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Christmas Pudding

Updated on December 14, 2011

Christmas is one of my favourite times of the year. The days are shorter and the weather colder and inviting to stay at home, a time of conviviality and intimacy. Lovely smells of wood burning on the fireplace and sweet spices coming from every kitchen. Christmas is the perfect time to start baking cookies and cakes, time to spend kneading dough in the kitchen and see how it sensuously rises under white linen by the heat of the oven.

Thankfully, Christmas does not need to wait until December. November is when the Christmas spirit starts to take hold of the season, and I am not talking about shops being decorated for Christmas as soon as Halloween is over. I mean, November is when the Christmas baking starts. If you want to enjoy a homemade Christmas pudding, you will need to start your preparations in November. Whether a Christmas pudding, a Christmas cake, cookies for our friends, gingerbreads for the children... the baking needs to start well ahead of Christmas day.

Christmas pudding
Christmas pudding

What is a Christmas pudding?

A Christmas pudding is a traditional desert served on Christmas day in Britain. Basically, it is a steamed pudding, with lots of dried fruit, nuts and suet. Made with black sugar and black treacle it has a dark appearance. It is served warm, usually moistened with brandy or any other liqueur and flambé.

Christmas puddings originated in the early 1400s but it only became popular as we know it today during Victorian England.

My first Christmas pudding

When I got married in Scotland only a few months after arriving there, my English teacher gave me a cookery book as a present to get me familiar with Scottish cookery. The book, by Claire Macdonald turned out to be more than just a collection of recipes but a guide to seasonal cooking in Scotland. And what better way to know a culture than by its food? Despite all these years and moving around different countries, I still carry around with me my book of Seasonal Cooking. It reminds me of cold and dark Scottish days, of whisky flavours, the smell of smoked fish and the taste of gorgeous hot puddings. This recipe of the Christmas pudding has always stuck in my mind as Lady MacDonald tells us that she uses her baby's bath to mix the ingredients rather than any other kitchen dish!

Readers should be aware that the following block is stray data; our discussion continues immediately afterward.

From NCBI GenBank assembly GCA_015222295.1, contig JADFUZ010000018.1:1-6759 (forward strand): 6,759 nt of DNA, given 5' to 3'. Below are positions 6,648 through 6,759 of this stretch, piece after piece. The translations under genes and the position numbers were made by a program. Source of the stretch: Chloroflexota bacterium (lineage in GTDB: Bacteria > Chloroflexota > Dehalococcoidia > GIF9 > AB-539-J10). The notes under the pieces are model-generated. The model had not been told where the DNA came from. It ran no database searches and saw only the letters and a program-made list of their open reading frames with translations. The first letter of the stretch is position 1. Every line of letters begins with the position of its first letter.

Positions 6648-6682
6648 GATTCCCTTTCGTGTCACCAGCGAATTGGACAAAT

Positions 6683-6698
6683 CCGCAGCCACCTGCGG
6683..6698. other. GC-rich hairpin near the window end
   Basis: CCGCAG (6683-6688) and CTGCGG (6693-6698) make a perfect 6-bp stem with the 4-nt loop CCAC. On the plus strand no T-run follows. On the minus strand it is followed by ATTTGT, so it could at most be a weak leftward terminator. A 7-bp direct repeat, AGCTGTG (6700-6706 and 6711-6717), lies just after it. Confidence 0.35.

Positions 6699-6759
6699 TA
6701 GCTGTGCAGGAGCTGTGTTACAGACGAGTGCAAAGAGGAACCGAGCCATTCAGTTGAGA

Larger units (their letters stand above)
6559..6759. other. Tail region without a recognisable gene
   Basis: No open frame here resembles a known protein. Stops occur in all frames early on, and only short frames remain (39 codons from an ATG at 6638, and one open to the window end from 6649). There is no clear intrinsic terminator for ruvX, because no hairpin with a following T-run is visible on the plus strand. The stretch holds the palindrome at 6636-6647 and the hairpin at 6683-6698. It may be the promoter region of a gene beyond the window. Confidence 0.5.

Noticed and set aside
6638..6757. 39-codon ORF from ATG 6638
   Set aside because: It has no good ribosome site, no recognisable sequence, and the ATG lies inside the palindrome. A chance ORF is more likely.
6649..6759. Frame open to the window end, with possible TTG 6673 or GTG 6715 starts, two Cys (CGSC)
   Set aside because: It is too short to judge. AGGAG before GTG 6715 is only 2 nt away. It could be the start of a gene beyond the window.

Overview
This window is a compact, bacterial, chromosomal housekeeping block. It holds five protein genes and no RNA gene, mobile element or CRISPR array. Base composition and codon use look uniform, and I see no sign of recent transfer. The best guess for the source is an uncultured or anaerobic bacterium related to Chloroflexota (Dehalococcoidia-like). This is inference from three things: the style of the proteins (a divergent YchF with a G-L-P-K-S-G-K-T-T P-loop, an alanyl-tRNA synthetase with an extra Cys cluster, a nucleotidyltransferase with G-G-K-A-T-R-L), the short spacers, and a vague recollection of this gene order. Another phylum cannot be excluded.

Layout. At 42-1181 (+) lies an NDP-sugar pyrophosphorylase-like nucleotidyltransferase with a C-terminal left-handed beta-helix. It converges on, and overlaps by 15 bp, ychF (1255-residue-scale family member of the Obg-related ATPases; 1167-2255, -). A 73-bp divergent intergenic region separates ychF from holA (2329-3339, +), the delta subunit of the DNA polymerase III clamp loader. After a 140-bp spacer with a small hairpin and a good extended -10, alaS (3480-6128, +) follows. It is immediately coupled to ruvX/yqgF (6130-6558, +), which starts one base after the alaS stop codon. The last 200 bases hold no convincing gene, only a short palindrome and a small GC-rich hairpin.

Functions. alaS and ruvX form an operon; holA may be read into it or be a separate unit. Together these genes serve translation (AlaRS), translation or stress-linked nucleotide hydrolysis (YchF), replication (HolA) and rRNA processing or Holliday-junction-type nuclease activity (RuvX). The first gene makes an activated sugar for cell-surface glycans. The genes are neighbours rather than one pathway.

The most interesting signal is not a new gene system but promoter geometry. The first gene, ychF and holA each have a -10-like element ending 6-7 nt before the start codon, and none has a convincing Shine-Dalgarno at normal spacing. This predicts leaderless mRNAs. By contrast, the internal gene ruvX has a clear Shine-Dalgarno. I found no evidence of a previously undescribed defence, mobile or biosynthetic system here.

Christmas pudding drying out on hook in order to enhance the flavour. This pudding has been prepared with a traditional cloth rather than a basin.
Christmas pudding drying out on hook in order to enhance the flavour. This pudding has been prepared with a traditional cloth rather than a basin.

Christmas pudding recipe.

This recipe belongs to Claire Macdonald of Macdonald, winner of the Glenfiddich Award for Cookery writer in 1982.

For one large pudding you will need:

  • 350 gr. shredded suet 350gr. sultanas

  • 350gr. raisins (stoned and halved)

  • 175gr. currants

  • 175gr. chopped candied peel

  • 75gr. flaked almonds

  • Grated rind of 1 lemon

  • ½ teaspoon of salt

  • ½ teaspoon of freshly grated nutmeg

  • 6 eggs

  • 1 wineglass of brandy

  • 200ml. of milk


Use a large container to mix together all the ingredients, stirring well. Traditionally everyone in the household, or at least every child, gives the mixture a stir, and makes a wish while doing so.

Put the mixture into a 1 ½ litre basin, or if you prefer, into two smaller cooking basins and cover with a circle of greaseproof paper. You can also use clip on lid basins if you have them. Otherwise use a cloth and knot the corners on top so they do not trail in the water. Put the basin in a saucepan and half fill with boiling water. Steam the pudding for 5 to 6 hours. Take care not to let the water boil dry. I have forgotten mine in the past and it is not very pleasant to clean raisins from your kitchen ceiling!